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Int J Biol Macromol. 2006 Nov 15;39(4-5):165-73. Epub 2006 Jul 7.

Comparison of the characterization on binding of alpinetin and cardamonin to lysozyme by spectroscopic methods.

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Department of Chemistry, Lanzhou University, Lanzhou, China.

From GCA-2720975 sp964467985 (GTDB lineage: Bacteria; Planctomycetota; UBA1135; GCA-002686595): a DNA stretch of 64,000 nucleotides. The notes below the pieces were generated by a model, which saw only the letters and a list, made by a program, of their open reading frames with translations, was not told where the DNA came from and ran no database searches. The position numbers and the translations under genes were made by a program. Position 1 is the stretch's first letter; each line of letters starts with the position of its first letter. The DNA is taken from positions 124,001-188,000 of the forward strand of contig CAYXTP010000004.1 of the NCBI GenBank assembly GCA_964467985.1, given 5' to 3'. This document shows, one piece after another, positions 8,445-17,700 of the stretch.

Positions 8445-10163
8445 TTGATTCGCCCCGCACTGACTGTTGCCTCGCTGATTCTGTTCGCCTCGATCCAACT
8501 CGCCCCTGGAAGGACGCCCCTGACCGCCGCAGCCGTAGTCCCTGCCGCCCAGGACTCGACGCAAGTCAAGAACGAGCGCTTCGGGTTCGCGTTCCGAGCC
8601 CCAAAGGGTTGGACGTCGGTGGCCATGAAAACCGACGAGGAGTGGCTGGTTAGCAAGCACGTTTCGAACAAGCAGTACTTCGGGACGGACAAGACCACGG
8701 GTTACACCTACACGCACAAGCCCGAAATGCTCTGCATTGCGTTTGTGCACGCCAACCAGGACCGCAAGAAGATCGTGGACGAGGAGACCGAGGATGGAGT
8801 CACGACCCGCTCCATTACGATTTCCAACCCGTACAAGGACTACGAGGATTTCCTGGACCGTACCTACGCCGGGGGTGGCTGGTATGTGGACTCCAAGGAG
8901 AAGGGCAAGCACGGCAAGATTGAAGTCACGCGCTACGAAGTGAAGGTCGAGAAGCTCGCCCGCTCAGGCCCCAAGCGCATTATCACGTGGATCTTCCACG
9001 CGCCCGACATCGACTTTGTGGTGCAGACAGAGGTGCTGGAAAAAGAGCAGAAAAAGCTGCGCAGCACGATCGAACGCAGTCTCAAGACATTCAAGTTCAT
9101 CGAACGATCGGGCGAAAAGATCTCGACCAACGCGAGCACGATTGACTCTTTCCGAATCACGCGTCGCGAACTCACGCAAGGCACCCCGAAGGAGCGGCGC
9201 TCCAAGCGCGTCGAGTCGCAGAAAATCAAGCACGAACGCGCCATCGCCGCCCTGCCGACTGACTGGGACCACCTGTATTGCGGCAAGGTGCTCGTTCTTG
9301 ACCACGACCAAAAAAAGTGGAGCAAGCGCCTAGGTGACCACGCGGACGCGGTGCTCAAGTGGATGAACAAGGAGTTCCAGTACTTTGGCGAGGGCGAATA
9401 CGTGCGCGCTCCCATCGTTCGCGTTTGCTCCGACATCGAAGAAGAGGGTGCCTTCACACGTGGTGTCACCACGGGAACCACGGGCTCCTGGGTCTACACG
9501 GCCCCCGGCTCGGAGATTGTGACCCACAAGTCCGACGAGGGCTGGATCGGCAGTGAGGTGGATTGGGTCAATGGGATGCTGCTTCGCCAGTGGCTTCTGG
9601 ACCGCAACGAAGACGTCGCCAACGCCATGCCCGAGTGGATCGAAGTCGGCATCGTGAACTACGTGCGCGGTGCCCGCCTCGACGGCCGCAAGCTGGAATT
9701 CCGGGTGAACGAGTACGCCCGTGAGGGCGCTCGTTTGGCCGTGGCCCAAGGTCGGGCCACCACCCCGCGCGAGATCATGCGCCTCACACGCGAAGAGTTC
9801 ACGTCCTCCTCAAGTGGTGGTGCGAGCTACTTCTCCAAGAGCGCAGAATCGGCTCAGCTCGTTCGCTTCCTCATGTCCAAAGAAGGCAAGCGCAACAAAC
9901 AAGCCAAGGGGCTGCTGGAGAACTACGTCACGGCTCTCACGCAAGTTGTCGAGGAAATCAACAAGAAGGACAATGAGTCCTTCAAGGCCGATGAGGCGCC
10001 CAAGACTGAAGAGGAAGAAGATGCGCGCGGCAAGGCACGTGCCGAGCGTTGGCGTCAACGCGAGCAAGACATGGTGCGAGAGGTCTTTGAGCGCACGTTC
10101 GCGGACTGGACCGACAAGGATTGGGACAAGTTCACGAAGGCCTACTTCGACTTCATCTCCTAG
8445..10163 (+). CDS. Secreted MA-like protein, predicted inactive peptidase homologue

Studies on the binding affinity of protein to the active components of herbs are novel in biochemistry and are valuable for the information about speciation of drugs and exchange in biological systems. Alpinetin and cardamonin, two of the main constituents from the seeds of Alpinia katsumadai Hayata, have been used in traditional herbs as antibacterial, anti-inflammatory, and other important therapeutic activities of significant potency and low systemic toxicity. The interactions between two flavonoids analogs and lysozyme have been studied for the first time by spectroscopic method including Fourier transform infrared (FT-IR) spectroscopy, circular dichroism (CD) and UV-absorption spectroscopy in combination with Fluorescence quenching study. Both molecules showed high affinities to lysozyme under the experimental condition with drug concentrations from 3.33 x 10(-6) to 2.67 x 10(-5)molL(-1) for alpinetin and 1.67 x 10(-6) to 13.33 x 10(-6)molL(-1) for cardamonin. The alterations of protein secondary structure in the presence of drugs in aqueous solution were quantitatively estimated by the evidences from CD and FT-IR spectroscopy. The thermodynamic parameters obtained and the results of spectroscopic measurements suggest that hydrophobic and electrostatic interactions are the predominant intermolecular forces stabilizing two coordination compounds. The quenching mechanism and the number of binding site (n approximately 1) were obtained by fluorescence titration data. The efficiency of energy transfer provided the binding distances of 4.04 and 5.90 nm for alpinetin-LYSO and cardamonin-LYSO systems, respectively.

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